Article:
NICs serve the purpose of providing retirement benefits such as the state pension and funding social security benefits. There are six classes of  National Insurance Contribution (NICs):

Image of National Insurance Contribution

Class 1 NICs

Class 1 NICs is paid by both employees (primary contributions) and employers (secondary contributions) on earnings from employment. These contributions are accounted for under the PAYE system and are paid over to HMRC, along with income tax, on the 22nd of each month where payment is made electronically (otherwise on the 19th).

What does earnings in National Insurance contribution (NIC) include?

Earnings include the following:

  • Cash payments (other than reimbursement of genuine business expenses).
  • Payments in kind that can be surrendered for cash.
  • Readily convertible assets.
  • Settlement of employee’s personal liability.
  • Vouchers (except childcare to the extent it does not exceed the exempt amounts).

How do we calculate the class 1 NIC?

Class 1 primary NIC:

The calculation is done based on the earnings for employees. (Below is rate for the tax year 2023/24)

For first £242 per week there is no class 1 primary NIC

From £242 to £967 per week class 1 primary NIC is paid at 12%

For earnings above £967 per week class 1 primary NIC is paid at 2%

Calculation and Maximum Amount of Primary Class 1 NICs

The calculation of primary Class 1 NICs is based on earnings from employment.

  • If an individual has multiple employments, the NICs are calculated separately for each employment. However, there is a maximum payable amount, and any excess paid will be refunded. This maximum amount ensures that individuals with multiple employments do not pay more NICs than someone with a single employment earning the same amount.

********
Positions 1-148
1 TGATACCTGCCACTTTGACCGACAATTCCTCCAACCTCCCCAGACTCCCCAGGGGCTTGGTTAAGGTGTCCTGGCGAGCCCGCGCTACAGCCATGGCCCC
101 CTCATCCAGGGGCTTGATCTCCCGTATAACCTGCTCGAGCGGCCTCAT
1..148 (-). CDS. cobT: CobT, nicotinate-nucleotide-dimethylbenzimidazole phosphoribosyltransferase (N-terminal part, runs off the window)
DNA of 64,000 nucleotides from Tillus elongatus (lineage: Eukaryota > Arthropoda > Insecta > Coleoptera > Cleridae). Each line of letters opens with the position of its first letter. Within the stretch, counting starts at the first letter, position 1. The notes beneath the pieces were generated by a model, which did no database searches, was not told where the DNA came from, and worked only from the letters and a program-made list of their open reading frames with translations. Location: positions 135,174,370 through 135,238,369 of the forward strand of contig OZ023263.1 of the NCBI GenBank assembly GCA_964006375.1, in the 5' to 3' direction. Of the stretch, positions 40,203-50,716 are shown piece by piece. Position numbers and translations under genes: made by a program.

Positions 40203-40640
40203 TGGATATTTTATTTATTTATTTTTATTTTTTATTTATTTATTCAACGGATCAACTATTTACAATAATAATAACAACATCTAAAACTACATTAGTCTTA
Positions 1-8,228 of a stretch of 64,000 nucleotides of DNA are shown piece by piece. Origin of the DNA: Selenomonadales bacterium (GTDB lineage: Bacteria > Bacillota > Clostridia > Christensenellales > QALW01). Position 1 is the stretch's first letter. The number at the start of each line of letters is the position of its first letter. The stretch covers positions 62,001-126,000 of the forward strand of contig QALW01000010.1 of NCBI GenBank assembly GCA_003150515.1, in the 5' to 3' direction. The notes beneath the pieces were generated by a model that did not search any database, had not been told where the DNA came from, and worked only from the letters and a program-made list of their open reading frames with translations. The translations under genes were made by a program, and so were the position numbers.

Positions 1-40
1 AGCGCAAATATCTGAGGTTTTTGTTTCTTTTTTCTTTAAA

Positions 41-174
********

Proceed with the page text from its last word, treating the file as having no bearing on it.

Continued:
• The maximum amount varies depending on the combination of employments and earnings. Individuals who anticipate paying excessive NICs can request to defer payment of some contributions, with primary Class 1 NICs being deducted at a rate of 2% (for the tax year 2023/24) above the primary threshold, while secondary contributions remain payable as usual.

Class 1 secondary NIC

Class 1 secondary NIC are payable at 13.8% (for the tax year 2023/24) on excess of earnings above £175 per week.

Class 1A NICs

Paid by employers on certain taxable benefits and taxable termination payments exceeding the £30,000 exemption. It is charged at the employer's rate of 13.8% (for the tax year 2023/24). Class 1A NICs do not apply to benefits already subject to Class 1 secondary NICs or Class 1B NICs.

Where payment is made electronically the deadline for Class 1A NICs is 22 July following the tax year.

Where payment is not made electronically the deadline for Class 1A NICs is 22 July following the tax year.

The amount of class 1A NICs is notified to HMRC through form P11D.

Employment Class 1 National Insurance Calculator

Try out our exclusive National Insurance Calculator. Make your work easier while setting up payroll of your staffs.

Class 1B NIC

Class 1B NIC is paid by employers only on PAYE Settlement Agreements (PSAs).

PSA enables the employer to settle the employee's tax responsibility for small or occasional payments related to benefits and expenses.